The thing about networking with go getters is you’re going to feel down once in a while. It’s human nature to compare and when you start to see people you know being written about in publications you highly respect, being awarded awards and being recognized for being awesome its hard to ignore the fact that well, you don’t have any of these things happening to you. I began to wonder if my ‘little company that could’ would get to a level that we would be acknowledged as a true asset to the industry, or even the state, heck even my tiny island community. I began questioning my self worth and even worse, I found myself becoming a little jealous of my colleagues who were receiving all this recognition. “I’m doing good things too! When will it be my turn?” I started justifying my situation, “We never took on any type of funding, no angel round, series A, or even a bank loan.” I tried to explain to myself, “Us winning a business award would make no one else look good, so thats why we’ll never win one.” Still that didn’t make me feel any better, in fact it made me feel worse, that if I really believed that I am a pretty crappy human being.
Then today I found a fantastic article in Forbes about what it feels like to be a startup CEO written by Paul DeJoe. As I was reading it I found it eerily similar to my own life. Spending 2 years building things only to have to throw it away and start building again from scratch, feeling guilty about doing anything not related to building the business, having fun was now not fun because I felt so guilty (I’ve since found some a very mutated version of “balance”), annoying my friends and family with the constant talk about turning hobbies into money making activities, even the part about not being able to enjoy things like vacations because of A/B tests (my last attempt at a vacation I couldn’t enjoy because i was literally running an A/B test on the newly designed site and couldn’t stop myself from constantly checking the results.) This was all me. I kept reading, nodding my head agreeing more and more until i reached a line that stopped me dead and tears began welling up in my eyes:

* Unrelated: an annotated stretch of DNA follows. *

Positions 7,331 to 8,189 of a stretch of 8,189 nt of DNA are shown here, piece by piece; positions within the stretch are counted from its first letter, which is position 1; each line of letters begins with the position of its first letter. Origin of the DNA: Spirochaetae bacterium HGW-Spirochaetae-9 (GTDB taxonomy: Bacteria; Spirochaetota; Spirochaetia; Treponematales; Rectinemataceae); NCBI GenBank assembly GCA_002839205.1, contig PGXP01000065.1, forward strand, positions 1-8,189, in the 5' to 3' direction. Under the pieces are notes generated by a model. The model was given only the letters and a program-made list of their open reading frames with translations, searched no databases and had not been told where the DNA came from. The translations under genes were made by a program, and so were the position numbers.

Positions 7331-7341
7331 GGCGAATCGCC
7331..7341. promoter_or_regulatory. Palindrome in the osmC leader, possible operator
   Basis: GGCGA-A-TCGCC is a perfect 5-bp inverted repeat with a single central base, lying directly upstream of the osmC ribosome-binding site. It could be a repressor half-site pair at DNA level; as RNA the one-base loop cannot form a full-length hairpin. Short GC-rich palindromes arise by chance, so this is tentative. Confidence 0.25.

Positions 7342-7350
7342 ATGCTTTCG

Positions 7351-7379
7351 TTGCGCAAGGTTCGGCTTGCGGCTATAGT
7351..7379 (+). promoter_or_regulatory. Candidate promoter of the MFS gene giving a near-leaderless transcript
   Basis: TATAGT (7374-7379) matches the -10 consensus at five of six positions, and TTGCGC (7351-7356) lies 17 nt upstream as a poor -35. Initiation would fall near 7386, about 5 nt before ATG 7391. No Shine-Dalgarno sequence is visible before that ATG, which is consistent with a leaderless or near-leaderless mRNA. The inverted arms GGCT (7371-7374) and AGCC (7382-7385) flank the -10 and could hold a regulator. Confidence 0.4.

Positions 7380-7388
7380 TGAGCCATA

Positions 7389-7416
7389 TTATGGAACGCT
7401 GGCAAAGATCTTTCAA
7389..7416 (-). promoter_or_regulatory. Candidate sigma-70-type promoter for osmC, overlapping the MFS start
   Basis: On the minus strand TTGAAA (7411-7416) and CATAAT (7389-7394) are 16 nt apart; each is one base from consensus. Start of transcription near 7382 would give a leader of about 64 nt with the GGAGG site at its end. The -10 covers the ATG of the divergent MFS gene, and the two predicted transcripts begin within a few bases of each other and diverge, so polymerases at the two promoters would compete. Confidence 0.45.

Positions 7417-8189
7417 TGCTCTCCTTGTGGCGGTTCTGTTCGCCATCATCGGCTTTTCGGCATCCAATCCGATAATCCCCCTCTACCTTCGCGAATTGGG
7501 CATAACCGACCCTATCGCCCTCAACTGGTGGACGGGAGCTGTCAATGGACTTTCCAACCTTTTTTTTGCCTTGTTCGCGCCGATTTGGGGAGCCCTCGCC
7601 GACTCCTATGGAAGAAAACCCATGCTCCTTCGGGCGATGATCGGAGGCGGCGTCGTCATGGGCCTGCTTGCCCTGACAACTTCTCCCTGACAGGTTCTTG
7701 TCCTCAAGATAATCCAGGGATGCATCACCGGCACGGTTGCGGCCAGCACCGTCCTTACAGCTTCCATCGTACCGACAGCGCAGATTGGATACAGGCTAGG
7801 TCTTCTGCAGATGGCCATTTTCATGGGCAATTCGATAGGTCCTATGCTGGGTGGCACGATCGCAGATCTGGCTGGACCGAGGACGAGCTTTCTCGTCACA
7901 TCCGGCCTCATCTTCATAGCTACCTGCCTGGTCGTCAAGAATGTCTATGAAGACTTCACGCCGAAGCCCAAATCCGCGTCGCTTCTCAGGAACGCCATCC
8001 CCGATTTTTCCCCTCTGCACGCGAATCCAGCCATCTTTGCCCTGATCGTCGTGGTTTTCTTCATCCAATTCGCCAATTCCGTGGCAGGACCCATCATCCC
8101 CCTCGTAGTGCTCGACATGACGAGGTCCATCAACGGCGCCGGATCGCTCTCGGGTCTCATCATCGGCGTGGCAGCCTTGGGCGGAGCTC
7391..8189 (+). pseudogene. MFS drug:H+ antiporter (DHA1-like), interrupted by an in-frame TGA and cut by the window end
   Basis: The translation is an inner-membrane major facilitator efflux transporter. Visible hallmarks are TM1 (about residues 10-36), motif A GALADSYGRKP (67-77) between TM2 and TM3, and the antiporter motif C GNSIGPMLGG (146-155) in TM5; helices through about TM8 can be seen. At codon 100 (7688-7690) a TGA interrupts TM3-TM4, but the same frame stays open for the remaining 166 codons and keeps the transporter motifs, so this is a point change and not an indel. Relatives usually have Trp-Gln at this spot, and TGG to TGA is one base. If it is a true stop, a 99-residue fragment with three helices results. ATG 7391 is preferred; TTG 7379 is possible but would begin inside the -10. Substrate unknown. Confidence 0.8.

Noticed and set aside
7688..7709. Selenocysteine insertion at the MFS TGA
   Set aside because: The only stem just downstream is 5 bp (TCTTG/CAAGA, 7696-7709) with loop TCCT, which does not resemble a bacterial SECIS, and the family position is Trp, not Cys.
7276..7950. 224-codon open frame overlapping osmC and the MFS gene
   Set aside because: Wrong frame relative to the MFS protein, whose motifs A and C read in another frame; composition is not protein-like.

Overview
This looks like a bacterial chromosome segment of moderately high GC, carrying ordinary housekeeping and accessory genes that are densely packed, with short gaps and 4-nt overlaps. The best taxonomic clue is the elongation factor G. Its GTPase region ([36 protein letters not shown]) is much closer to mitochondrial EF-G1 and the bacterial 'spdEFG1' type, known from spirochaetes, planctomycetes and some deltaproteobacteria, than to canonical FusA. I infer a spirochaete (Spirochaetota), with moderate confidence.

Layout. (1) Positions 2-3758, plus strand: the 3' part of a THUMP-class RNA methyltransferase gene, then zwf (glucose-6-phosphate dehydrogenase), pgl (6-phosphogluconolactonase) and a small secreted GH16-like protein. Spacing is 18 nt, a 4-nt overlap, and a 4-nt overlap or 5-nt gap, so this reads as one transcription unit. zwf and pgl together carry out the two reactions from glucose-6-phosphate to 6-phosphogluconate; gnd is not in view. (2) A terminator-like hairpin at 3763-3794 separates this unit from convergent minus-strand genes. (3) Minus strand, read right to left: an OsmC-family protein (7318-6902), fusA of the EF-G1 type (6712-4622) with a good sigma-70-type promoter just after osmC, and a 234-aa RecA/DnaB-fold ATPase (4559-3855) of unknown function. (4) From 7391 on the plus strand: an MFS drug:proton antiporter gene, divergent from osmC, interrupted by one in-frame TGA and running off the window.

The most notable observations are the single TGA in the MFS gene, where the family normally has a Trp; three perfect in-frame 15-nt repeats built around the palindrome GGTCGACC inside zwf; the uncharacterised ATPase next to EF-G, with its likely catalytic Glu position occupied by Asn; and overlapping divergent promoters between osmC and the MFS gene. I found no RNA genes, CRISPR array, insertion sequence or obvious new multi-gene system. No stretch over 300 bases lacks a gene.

“You feel like a parent to your customers in that they will never realize how much you love them, and it is they who validate you are not crazy. You want to hug every one of them. They mean the world to you.”
At that moment I realized that these past few weeks I had it all wrong. I had been pining for validation, from the media, other entrepreneurs, the industry and it was all a waste of time. All these things never meant anything and never will. They don’t care if I succeed, all they care about is doing things that will help them succeed.
There were however many many people who do care if we succeed. I was being validated; constantly, repeatedly, every single day.
I was being validated by the hundreds of thousands of people who come to our website each month, by the tens of thousands of people who have chosen to become our customers, from the thousands upon thousands of emails thanking us for doing what we do, the hundreds of people who have traveled to specifically see us either here on Kauai or when we’re out on tour. This is real validation. This is what really matters. If I have this, who gives a shit about all the other stuff. This whole time, I had been waiting for this specific pat on the back because thats what I thought validation felt like, that I was oblivious to the fact that there were already so many people doing so.
To everyone who has ever visited our site, come out to see us on tour, bought something from us, joined UU+ or become a forum VIP, thank you does not even begin to communicate the intense gratitude I have for you. I’m sorry I was so busy peering into my telescope that I didn’t see you all right here with me. When you start something like UU, there’s no guarantee that it will work, most people will tell you that you are wrong, that it will never work and that you are crazy to try. In fact most people did tell us that. Thank you for proving them wrong.